Syrian military ‘burning farmland in rebel-held north’
Civil defence workers say incendiary weapons have been fired repeatedly at fields in Idlib, Hama and Aleppo provinces in the past month.
Air and artillery strikes have also killed at least 160 civilians.
The government stepped up attacks after accusing jihadists of breaking a truce.
The violence has also displaced 270,000 people and prompted a senior UN official to warn that a humanitarian disaster is “unfolding before our eyes”.
The region is home to an estimated three million people and there are fears that hundreds of thousands might die if the government launches a full-scale assault.
The Syria Civil Defence – whose rescue workers are known as the White Helmets – accuses the government and its ally Russia of seeking to “burn all aspects of life” in the last region still held by the opposition after eight years of war.
In addition to bombing residential areas, it says, the Syrian and Russian militaries have targeted farmland with rockets and shells containing incendiary chemicals, causing “large pervasive fires which have destroyed all farm crops and deprived peasant farmers of their coming harvests”.
Satellite photographs taken at the start and end of last week by Maxar Technologies showed areas of scorched earth and plumes of smoke around the town of al-Habeet, in southern Idlib province, and neighbouring Kafr Nabouda, in northern Hama province.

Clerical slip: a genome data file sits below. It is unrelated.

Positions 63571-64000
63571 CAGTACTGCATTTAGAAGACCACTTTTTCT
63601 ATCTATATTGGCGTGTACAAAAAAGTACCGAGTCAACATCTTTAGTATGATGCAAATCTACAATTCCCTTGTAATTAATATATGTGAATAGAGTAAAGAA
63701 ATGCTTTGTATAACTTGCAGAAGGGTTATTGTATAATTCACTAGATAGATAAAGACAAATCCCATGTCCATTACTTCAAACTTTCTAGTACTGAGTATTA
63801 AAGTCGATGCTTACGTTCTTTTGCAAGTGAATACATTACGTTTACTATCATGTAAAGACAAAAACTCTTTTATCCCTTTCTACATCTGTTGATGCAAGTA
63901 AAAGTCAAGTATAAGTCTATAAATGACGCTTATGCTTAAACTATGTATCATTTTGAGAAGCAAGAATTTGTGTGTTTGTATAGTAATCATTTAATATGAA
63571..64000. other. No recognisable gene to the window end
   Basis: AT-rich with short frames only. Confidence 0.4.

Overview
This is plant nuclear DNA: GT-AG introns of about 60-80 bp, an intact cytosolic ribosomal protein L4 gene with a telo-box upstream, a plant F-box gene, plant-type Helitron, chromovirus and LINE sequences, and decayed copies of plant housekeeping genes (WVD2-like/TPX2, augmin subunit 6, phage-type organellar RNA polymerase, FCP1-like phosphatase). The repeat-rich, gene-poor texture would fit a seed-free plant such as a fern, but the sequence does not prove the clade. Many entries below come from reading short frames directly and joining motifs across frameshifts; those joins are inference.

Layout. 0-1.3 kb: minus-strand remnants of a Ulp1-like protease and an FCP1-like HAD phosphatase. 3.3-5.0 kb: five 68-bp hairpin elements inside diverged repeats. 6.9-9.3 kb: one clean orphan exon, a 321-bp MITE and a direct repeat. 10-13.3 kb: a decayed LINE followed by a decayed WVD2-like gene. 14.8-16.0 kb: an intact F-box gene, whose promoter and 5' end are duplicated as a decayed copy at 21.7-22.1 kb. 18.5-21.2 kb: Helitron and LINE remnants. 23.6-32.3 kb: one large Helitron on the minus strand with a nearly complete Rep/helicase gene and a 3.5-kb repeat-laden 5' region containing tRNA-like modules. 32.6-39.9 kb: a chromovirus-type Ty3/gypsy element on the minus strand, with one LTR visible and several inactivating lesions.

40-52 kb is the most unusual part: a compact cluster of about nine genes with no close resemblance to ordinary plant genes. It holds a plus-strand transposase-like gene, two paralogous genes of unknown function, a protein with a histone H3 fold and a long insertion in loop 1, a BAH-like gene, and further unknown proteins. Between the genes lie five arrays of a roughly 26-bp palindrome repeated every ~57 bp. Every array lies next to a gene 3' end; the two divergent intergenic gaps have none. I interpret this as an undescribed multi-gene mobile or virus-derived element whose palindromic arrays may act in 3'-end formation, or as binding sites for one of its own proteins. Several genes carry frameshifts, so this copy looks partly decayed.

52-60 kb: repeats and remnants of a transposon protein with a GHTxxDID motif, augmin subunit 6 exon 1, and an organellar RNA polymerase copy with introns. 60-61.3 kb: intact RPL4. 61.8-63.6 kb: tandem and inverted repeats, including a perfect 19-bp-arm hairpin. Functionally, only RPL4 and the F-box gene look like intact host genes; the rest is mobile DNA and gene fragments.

Government forces recaptured Kafr Nabouda on Sunday, while al-Habeet is still held by opposition forces led by the jihadist alliance Hayat Tahrir al-Sham (HTS).
HTS was known as al-Nusra Front before it broke off formal ties with al-Qaeda three years ago. It is designated as a terrorist organisation by the UN.
Syria’s state news agency, Sana, reported on Wednesday that the army had targeted al-Nusra Front vehicles and “dens” in southern Idlib in retaliation for their breaches of the truce agreement brokered in September by Russia and Turkey, which backs mainstream rebel groups.
On Tuesday, a woman was killed by a rocket attack on government-held Qamhana in northern Hama, Sana said. Rockets also damaged a number of houses in the town and in Salhab, to the east, and triggered fires in farms, it added.
The Syrian Observatory for Human Rights, a UK-based monitoring group, reported that at least 15 civilians were killed in government attacks on Wednesday, and that another 21 died on Tuesday.
Seven of Wednesday’s victims were killed in an air strike on Sarja, it said.
On Tuesday, Syria’s permanent representative to the UN, Bashar al-Jaafari, told the Security Council that it was the government’s “right and duty to protect its citizens from terrorism”.
“Syria will spare no effort to rescue its citizens from the dominance of terrorist organisations in Idlib which take people as human shields and to put an end to the attacks of those terrorists on civilians in the neighbouring towns and cities,” he said.
But the UN’s Deputy Emergency Relief Co-ordinator, Ursula Mueller, warned that a further escalation in hostilities in north-western Syria would overwhelm the humanitarian community.
“There is no question today about whether you, members of this council, are aware of the tragic humanitarian situation in Syria – you clearly are,” she said.
“The question today is what you will do to protect civilians in Idlib – the latest example of an entirely known, predictable and preventable humanitarian disaster unfolding before our eyes.”
Ms Mueller said both sides appeared to have failed to respect of the principles of distinction and proportionality under international humanitarian law, noting that 22 health facilities and 25 schools had reportedly been attacked since 28 April.